his books. As soon as he was able he attended
an . academy and learned mathematics, Latin
and Greek, which he liked better. When he
had made sufficient preparation he taught in
the district schools in Lyman and Lisbon, New
I tampshire, and Rockingham and Athens. \ er-
mont. He was well qualified for his duties ;
a sympathetic and thorough teacher ; possessed
the confidence and respect of his pupils. For
two or three years he was employed in the ice
business in New York City, and then went to
New Orleans, Louisiana. This was in the time




of the civil war. While on his way there by
boat he was attacked by a rheumatic fever,
and his fellow travelers did not expect him to
survive ; but he recovered, though slowly, and
after spending a year in the Crescent City,
returned to Athens, Vermont, where he
worked on the farm of his father-in-law about
three years. From Vermont he went to New-
town, Bucks county, Pennsylvania, where he
was engaged in the business of life insurance.
Mr. Bowles was from a child a person whose
personality and character were such as to make
those he met his friends. He was a clean,
moral man, always temperate, and for years a
good Templar. He was an honored member
of the Masonic fraternity, and was buried by
that Order in Sunset Hill cemetery in Lisbon,
New Hampshire. He married, March 8, 1865,
at Athens, Vermont, Julia Louise Leland (see
Leland VII), who was born in Lowell, Ver-
mont, September 14. 1840, daughter of Otis
and Nancy (Spalding) Leland, who survives
him. She resides with her son in Long-
meadow. Massachusetts. The children of
Lyman E. and Julia L. (Leland) Bowles are:
Henry L., Angie S., Caleb W. and Martha.

(VIII) Henry Leland, eldest child of Lyman
E. and Julia L. (Leland) Bowles, was born
in Athens, Vermont, January 6, 1866, and was
educated in the common schools and Vermont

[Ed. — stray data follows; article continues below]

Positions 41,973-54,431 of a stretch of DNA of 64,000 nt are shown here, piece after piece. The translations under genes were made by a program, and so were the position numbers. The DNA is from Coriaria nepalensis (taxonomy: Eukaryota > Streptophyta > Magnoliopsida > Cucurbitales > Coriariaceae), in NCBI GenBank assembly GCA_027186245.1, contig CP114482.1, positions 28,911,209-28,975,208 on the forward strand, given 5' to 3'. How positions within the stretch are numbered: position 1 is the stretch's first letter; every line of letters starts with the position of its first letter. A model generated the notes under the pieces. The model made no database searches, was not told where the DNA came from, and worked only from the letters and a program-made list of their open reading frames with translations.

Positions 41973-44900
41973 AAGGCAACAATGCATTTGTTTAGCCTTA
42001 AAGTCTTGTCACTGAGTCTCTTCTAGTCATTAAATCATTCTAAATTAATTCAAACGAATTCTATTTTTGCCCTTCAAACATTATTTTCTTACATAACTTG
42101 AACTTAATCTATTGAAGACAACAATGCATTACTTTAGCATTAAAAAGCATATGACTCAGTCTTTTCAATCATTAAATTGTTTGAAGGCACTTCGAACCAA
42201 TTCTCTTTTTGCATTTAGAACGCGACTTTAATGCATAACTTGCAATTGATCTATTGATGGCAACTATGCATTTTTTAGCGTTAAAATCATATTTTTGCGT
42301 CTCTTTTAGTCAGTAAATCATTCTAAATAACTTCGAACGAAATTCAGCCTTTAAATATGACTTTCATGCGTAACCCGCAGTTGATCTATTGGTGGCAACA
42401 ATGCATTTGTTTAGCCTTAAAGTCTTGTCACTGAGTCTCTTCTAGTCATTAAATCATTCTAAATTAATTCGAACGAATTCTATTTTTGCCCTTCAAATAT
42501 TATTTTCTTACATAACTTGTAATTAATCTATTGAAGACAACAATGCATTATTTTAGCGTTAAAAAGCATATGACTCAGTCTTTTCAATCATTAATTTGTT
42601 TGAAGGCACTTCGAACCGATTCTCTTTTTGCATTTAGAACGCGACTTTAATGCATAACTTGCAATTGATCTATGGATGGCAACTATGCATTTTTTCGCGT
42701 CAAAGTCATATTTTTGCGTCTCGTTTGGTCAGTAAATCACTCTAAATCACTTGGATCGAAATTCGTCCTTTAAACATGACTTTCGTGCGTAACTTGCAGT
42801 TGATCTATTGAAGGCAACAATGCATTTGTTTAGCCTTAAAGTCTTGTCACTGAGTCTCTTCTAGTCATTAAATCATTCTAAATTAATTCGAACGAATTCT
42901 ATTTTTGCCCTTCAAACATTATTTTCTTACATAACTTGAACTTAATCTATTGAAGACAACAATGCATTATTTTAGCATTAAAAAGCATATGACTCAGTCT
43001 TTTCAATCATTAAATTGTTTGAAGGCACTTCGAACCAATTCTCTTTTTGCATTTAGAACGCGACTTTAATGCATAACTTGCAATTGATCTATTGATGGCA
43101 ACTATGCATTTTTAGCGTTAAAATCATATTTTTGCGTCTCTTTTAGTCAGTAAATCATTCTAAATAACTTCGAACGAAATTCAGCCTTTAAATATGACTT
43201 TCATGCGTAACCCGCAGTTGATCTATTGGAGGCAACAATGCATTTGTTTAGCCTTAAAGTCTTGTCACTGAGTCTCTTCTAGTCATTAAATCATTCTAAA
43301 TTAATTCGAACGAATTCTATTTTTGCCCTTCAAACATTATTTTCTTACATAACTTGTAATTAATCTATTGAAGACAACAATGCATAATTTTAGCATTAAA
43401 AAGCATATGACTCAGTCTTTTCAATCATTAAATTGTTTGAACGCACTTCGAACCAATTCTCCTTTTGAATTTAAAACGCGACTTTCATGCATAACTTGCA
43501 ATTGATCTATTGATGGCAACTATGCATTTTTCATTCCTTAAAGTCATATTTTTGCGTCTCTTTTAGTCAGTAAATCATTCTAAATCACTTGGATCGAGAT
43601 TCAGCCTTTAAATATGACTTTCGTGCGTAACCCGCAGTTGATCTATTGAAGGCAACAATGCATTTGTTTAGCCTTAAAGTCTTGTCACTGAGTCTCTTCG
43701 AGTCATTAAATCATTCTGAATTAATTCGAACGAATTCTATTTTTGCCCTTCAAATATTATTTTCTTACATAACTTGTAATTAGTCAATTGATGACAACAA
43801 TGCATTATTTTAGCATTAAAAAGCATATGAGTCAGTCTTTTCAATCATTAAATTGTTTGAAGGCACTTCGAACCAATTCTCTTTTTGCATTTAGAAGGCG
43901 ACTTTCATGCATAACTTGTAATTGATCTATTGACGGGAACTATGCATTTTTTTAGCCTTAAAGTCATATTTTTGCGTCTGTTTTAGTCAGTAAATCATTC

Academy at Saxtons River. After leav-
ing school at the age of seventeen years,
he went to Iowa and lived on a farm
near Osage in Mitchell county, nearly
two years. From there he went to California
and worked at whatever was most accessible
about Los Angeles, and later was employed
in the lumber business at Santa Ana. Return-
ing to the east he worked six months in the
United States watch factory in Waltham,
Massachusetts, and was next night clerk at
the old Essex House at Salem, three years,
and then a solicitor in the employ of the Met-
ropolitan Life Insurance Company in South
Boston. He then made another change and
entered the service of J. A. Whitcomb, pro-
prietor of the Baltimore Dairy Lunch busi-
ness in Boston, and at Lawrence, Massa-
chusetts, where his next three years were
passed. He then engaged on his own account
in feeding the public and opened a place in
Springfield, Massachusetts, and conducted a
successful business. Soon he added another
and another until now (1909) he has twenty-
three places where meals are served, employs
three hundred and fifty persons and conduct?
a business of eleven hundred thousand dollars

annually. Between Hartford, Connecticut,
and Buffalo, New York, he has nine restau-
rants, of which he is sole proprietor. In
Providence the Bowles Baltimore Lunch
Company has four restaurants. Bowles &
Company, Charles C. Gilbert being the com-
pany, has ten restaurants in the west. His
enterprises have all proved profitable and Mr.
Bowles has invested his surplus largely in
Springfield real estate. He is a Mason, a mem-
ber of Hampden Lodge, Royal Arch Chapter,
Council and Commandery, Knights Templar,
also of Melha Shrine. He is a member of
Hartford Lodge of Elks, the Nayasset Club,
the Springfield Automobile and several fish
and game clubs. In politics he is independent.
Since 1904 he has resided in Longmeadow,
where he has quite a large farm. His mother
is the mistress of his home, which is one of
good cheer and refinement.

(The Leland Line).

This name, the preponderance of authority
indicates, comes from lee, leigh, lea, ley, or

Online LibraryWilliam Richard CutterGenealogical and personal memoirs relating to the families of the state of Massachusetts; (Volume 3) → online text (page 35 of 145)